Source:
Sherman Publications
Raymond James: A column by James Kruzan
The Rule of 72
September 29, 2010
“How long will it take my investment to double?” This is a common question many may have concerning their investments and think a calculator is needed to provide an answer. But a calculator may not be needed, at all.
The tool to use is called the Rule of 72 and, best of all; it is simple and free. This is how it works. If an individual has an investment they think will grow at an assumed rate of return per year, then simply dividing that rate of return into 72 will provide a rough estimate of the number of years it will take for the investment to double in size.
For example, let’s assume an investment is assumed to grow at an average rate of return of six percent each year. Simply divide six into 72 will give a rough estimate that it will take 12 years for this investment to double (72 / 6 = 12). This formula assumes a fixed annual rate of return and the reinvestment of all earnings. Keep in mind that very few investments offer a guaranteed rate of return and that an investment’s past performance does not guarantee future performance.
The rule of 72 may also be used to show the negative power of inflation. This may be an especially handy tool to those individuals in their retirement’s years and, also, for those approaching the retirement decision. Using this tool an individual can estimate the number of years it will take for his or her cost of living to double. Or put another way, how long before an individual’s purchasing power is cut in half.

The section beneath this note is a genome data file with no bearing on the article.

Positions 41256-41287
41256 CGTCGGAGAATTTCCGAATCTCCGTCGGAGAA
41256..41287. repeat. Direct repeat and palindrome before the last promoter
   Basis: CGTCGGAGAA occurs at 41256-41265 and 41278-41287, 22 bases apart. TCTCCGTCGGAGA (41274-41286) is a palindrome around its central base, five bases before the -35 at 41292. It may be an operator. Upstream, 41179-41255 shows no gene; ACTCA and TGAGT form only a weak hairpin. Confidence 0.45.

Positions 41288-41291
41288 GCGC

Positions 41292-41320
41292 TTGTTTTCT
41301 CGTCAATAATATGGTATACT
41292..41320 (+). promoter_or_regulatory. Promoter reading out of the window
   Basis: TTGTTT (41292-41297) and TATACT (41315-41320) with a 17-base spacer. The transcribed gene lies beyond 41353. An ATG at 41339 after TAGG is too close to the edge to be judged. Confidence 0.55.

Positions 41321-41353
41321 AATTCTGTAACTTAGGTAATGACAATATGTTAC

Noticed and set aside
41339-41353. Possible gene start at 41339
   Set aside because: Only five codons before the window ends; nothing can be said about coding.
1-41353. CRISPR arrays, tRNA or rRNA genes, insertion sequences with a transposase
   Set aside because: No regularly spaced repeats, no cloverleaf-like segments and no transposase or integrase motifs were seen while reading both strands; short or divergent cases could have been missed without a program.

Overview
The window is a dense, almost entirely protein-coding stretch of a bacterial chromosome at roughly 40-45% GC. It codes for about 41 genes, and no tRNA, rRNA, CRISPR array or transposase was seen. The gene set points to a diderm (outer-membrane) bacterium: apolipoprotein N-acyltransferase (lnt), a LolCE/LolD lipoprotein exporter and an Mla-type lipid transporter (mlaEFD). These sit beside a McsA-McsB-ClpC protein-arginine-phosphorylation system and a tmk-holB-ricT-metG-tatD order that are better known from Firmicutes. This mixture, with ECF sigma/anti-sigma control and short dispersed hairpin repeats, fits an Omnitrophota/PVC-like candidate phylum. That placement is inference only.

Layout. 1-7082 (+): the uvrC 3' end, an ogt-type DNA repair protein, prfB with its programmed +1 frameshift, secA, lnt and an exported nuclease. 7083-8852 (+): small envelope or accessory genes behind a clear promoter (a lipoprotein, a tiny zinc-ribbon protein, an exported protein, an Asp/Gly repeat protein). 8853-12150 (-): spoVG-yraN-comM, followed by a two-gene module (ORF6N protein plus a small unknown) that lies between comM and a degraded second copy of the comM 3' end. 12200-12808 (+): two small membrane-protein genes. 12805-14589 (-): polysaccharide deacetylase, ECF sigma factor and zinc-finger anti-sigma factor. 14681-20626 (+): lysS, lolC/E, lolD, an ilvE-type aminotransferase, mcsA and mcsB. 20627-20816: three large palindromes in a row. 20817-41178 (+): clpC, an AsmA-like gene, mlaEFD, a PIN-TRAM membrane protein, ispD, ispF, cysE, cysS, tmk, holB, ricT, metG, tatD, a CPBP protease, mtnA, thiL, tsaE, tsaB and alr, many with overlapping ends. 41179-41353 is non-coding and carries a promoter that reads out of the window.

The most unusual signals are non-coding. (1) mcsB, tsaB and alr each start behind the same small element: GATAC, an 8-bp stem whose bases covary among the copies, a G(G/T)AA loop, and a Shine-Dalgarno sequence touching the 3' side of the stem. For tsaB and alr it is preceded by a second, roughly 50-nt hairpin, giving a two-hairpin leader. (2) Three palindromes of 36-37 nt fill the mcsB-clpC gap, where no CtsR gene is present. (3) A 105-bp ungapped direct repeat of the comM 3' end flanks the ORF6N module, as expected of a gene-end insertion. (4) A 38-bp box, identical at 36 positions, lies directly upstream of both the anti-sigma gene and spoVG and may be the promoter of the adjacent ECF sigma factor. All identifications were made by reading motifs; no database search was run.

For example, let’s assume an individual is retired and forecasts an inflation rate of five percent per year. An inflation rate, in general terms, is the rate of increase in the prices of goods and services individuals purchase over time. Forecasting an inflation rate of five percent means the individual is assuming the prices of the goods and services he or she will purchase in the future will increase at a rate of five percent per year. Using the rule of 72, simply dividing five into 72 will provide a rough estimate that the individual’s cost of living will double in 14 to 15 years (72 ¸ 5 = 14.4).
James B. Kruzan, CFP, is a Registered Principal and Branch Manager for Raymond James Financial Services, Inc., Fenton and Clarkston.